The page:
Force pacing and trotting into futurity, Part 1

by Frank Cotolo

By most estimates, 2021 begins with anticipation that the COVID-19 pandemic should be contained. Whenever that takes place, it should be expected it would have made an impression that contributes to mighty changes on many aspects of life on Earth. With vaccines circulating, everyone is trying a future after the health scourge.

Committing to specific revisions in the coming year is not easy to handicap or decide. As Yogi Berra, the New York Yankees’ diverting forecaster said, “It’s tough to make predictions, especially about the future.”

Some predictions that are already circulating are not far-fetched longshots. Historian John Barry says that there are “really obvious ones, such as more [people] working from home, more teladoc services and the decimation of small business.”

One popular prediction comes from historian Christopher McKnight Nichols, who says history might repeat itself with “a dramatic rise in leisure activities … as societies emerged from the 1918 [Spanish Flu pandemic]” with a Roaring Twenties-like atmosphere of mirth and mischievousness.”

Post-pandemic prognostications addressing the pari-mutuel racing business, to my knowledge, have yet to surface. Even so, I wonder what Sid Alpert would predict? Unfortunately, Mr. Alpert is no longer with us, but maybe, if we think like him, we could be as spot-on about racing’s future as was he. Then, maybe we could institute comprehensive changes that adapt to a new landscape, one that helps the business thrive.

Sid Alpert did not have or need the impact of a pandemic to sweep through mankind when predicting changes in the pari-mutuel business. He simply realized old schools become feeble in the face of progress if they do not go along with it.

So, who was Alpert and what did he envision and help institute for pari-mutuel racing?

In the early 1990s, Marv Bachrad, veteran harness racing public relations journalist, told me about Alpert. “(Alpert) was a master innovator at raceways and a holder of patents during the last half of the 20th century,” Bachrad said. “He introduced live closed-circuit race monitors at racetracks. He was the first to bring live video broadcasting to racetracks [originally] from Maywood Park, getting them aired nightly on a Chicago newscast via the powerful WGN.”

Alpert visualized a cable TV station devoted to full-card racing programs (sound familiar?) It would include wagering access for viewers (he suggested Fax machines [sic] to transmit handicapping information).

Most importantly, he insisted the sport concentrate on bettors as its main audience and — years before technology enjoyed the access it has today to all human beings — he predicted that one day there would not be a need for huge racetrack structures. Instead, racetracks, he suggested, would be compact spreads, solely for any kind of horse racing, without a live audience, with wagering done entirely through electronic means.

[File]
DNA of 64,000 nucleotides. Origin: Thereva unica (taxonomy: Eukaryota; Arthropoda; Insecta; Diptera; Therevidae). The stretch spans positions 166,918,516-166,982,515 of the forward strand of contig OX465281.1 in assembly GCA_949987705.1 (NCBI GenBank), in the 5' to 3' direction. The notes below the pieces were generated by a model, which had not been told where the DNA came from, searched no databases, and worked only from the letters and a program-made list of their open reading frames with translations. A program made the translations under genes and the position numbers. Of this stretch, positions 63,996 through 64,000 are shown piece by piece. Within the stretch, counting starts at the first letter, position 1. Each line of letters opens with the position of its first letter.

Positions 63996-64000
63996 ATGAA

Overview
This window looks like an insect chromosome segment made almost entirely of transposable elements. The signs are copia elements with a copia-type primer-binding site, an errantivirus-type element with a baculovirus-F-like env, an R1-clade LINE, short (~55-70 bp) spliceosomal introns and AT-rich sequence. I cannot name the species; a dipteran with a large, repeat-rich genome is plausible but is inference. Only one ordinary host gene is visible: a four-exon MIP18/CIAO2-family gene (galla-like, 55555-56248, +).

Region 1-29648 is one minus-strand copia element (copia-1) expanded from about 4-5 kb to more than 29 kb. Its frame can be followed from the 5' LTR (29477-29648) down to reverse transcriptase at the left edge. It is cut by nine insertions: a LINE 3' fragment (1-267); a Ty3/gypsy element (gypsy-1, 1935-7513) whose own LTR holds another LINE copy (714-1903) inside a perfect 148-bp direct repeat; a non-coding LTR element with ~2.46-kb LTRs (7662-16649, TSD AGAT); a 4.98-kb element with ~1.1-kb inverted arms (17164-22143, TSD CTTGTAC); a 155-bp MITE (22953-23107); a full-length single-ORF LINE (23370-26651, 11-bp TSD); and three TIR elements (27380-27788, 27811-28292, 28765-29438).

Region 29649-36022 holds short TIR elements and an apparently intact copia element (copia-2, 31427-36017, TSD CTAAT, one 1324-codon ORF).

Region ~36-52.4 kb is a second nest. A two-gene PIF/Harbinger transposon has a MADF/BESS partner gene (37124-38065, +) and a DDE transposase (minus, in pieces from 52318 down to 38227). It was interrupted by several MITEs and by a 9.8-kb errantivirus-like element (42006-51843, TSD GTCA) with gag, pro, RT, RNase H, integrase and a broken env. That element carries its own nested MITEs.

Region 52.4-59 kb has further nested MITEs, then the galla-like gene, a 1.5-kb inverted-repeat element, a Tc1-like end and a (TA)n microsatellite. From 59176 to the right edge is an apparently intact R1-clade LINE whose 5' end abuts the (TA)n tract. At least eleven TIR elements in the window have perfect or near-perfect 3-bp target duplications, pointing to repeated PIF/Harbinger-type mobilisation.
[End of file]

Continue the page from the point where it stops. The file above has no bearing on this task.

Imagine imagining a racetrack with entire racing programs presented as they are now, in 2021, without a live audience on the grounds and all of the bettors and fans watching on screens of all sizes, some which fit in the palms of the hands?

Hmmmm. Wait, yes you can, because that is how pari-mutuel racing has been operating since the initial Covid-19 lockdown.

Alternative Actions (AA always looks at extreme possibilities first, so here are extreme predictions that might include elements for post-pandemic pari-mutuel raceways:

How about the development of an app showing racing replays (on any device) that can isolate horses’ trips? One of the most important handicapping elements for any breed of racehorse is the trip, yet trips are hard to discern when watching the entire field in a race replay. You easily lose sight of a horse when the replay camera zooms in on the few horses in the front of a field. Digesting a trip that suggests a horse raced well though finishing poorly is many times a horse that comes back a winner in its next race.

Perhaps there will be an app that creates a circle that appears around the horse a user wants to follow. The app instantly zooms in on that horse and the user gets a close view, one unavailable in common replays. The zoomed [sic] video (from the same perspective of the replay) shows the chosen horse’s spot from start to finish, along with the horse behind, the horse in front and any one that comes near if racing on the outside or inside or closing into frame.

Smart, high-definition TVs are dabbling with 3D now, so it won’t be long before the feature is included on many home screens. Watching 3-D feeds from raceways will be common. There will be electronic betting, too, via your smart phone. Imagine including the aforementioned trip-zooming method to a personal screen in your home.

In Part 2, the profile of another visionary in sporting events and predictions for post-pandemic pari-mutuels and beyond.